The Sand Point climb is 8.9 miles and 1600 vertical feet. The first 5 miles is a 2% grade gentle incline up the forest road. The perfect warmup for one in cycling form. For those without form, nor lungs or leg power, the warm up is a climb itself-as I was soon to find out. Because after that ‘little’ warmup things change: Yep, a leg burning climb of 1 mile at an average gradient of 15% where 800 vertical feet is ascended, then another 3 miles of interval climbs dancing between 4% and 8%.
In 2008, I was so far passed my peak (yes, fully into the singalong phase of Bruce Springsteen’s Glory Days). My true riding days ended in 1993 though I kept in somewhat decent shape through hiking and backpacking from 1993-2003.
From 2003-2008, though, the only bike left in my possession was a Specialized Stumpjumper, circa the early 1990’s. No matter that I was only doing a short, flat 10 mile ride every year for the last five years. Listening and watching Stacy’s motivational dazzle, I felt anything was possible. It was time to reclaim my name and fame. I felt reborn with her vibrant buoyancy and anything is possible, can-do spirit.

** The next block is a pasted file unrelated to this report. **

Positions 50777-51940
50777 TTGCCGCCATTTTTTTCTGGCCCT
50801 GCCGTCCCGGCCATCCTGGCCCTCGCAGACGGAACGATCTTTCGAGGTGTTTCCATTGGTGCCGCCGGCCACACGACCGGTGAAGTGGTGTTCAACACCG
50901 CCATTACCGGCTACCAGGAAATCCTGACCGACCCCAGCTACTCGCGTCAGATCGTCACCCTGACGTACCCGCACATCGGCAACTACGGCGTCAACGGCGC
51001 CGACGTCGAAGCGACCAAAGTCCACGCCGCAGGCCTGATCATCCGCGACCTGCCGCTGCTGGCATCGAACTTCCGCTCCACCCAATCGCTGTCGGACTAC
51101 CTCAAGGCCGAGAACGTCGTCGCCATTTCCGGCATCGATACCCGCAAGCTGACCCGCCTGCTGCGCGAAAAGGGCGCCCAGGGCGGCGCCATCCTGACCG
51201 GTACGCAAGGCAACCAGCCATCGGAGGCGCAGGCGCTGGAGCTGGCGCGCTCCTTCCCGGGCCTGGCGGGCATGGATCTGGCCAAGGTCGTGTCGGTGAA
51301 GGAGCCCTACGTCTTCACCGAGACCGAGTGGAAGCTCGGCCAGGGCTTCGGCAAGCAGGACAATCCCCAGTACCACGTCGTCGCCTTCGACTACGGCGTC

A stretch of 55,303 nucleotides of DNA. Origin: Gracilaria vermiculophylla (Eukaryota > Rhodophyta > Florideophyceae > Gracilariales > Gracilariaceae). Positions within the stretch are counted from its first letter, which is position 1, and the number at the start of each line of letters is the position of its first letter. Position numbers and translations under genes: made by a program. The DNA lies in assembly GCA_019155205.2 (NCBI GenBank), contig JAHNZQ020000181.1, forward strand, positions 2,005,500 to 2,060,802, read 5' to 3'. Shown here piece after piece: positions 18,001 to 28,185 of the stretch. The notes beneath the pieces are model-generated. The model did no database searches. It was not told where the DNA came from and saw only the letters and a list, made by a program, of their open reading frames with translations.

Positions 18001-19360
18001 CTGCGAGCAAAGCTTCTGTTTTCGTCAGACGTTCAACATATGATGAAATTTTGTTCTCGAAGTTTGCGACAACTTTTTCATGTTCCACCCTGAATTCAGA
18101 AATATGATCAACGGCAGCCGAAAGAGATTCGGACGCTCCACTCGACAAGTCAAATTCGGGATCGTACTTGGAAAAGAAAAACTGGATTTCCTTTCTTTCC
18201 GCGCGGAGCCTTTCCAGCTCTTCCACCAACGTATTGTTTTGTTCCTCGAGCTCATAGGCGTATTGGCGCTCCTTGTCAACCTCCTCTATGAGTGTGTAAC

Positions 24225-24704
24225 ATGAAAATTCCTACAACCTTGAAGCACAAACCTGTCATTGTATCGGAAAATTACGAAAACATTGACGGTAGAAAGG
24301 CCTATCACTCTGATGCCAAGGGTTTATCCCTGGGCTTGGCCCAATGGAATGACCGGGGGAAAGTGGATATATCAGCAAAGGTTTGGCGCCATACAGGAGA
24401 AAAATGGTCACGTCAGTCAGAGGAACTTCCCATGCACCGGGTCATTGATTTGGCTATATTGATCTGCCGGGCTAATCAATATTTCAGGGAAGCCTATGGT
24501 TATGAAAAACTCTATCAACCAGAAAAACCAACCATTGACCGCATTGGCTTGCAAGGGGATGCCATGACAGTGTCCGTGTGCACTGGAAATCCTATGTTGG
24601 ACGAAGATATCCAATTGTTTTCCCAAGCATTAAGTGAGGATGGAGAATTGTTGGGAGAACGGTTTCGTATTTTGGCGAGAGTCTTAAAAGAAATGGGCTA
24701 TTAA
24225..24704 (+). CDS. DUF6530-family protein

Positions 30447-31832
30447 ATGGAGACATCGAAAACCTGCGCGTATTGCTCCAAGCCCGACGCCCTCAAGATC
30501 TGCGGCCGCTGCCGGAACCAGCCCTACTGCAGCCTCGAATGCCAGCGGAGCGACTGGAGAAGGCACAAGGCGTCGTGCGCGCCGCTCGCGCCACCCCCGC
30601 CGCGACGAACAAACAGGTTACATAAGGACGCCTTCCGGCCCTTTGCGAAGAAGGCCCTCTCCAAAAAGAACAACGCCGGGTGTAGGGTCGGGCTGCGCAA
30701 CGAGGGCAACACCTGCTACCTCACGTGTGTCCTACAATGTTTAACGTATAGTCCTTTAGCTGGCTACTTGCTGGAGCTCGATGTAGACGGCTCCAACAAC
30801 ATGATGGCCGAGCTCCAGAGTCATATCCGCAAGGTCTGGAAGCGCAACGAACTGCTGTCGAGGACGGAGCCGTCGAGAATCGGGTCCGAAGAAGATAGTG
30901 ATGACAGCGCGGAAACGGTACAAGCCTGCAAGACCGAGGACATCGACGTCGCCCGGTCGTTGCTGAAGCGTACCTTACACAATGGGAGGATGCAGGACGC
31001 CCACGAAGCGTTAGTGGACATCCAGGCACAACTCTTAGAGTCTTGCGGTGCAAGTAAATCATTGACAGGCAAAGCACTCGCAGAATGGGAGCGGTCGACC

Yep, I tricked myself into shape.
“Sure, Sand Point, wow, love that place. A ride will be great.” I heard myself saying.
We made a bike date –just a few days away. No time for training of any kind. After all there is a reason they call it: muscle memory. Your muscles remember, right?!” Well I was to put that overvalued cliche to a big test.
Soon, the day was upon us.
“I invited two friends with me,” Stacy mentioned before leaving. The only thing I had going for me was knowledge of the climb, pure guts mixed with a substantial dose of sheer, morbid stupidity.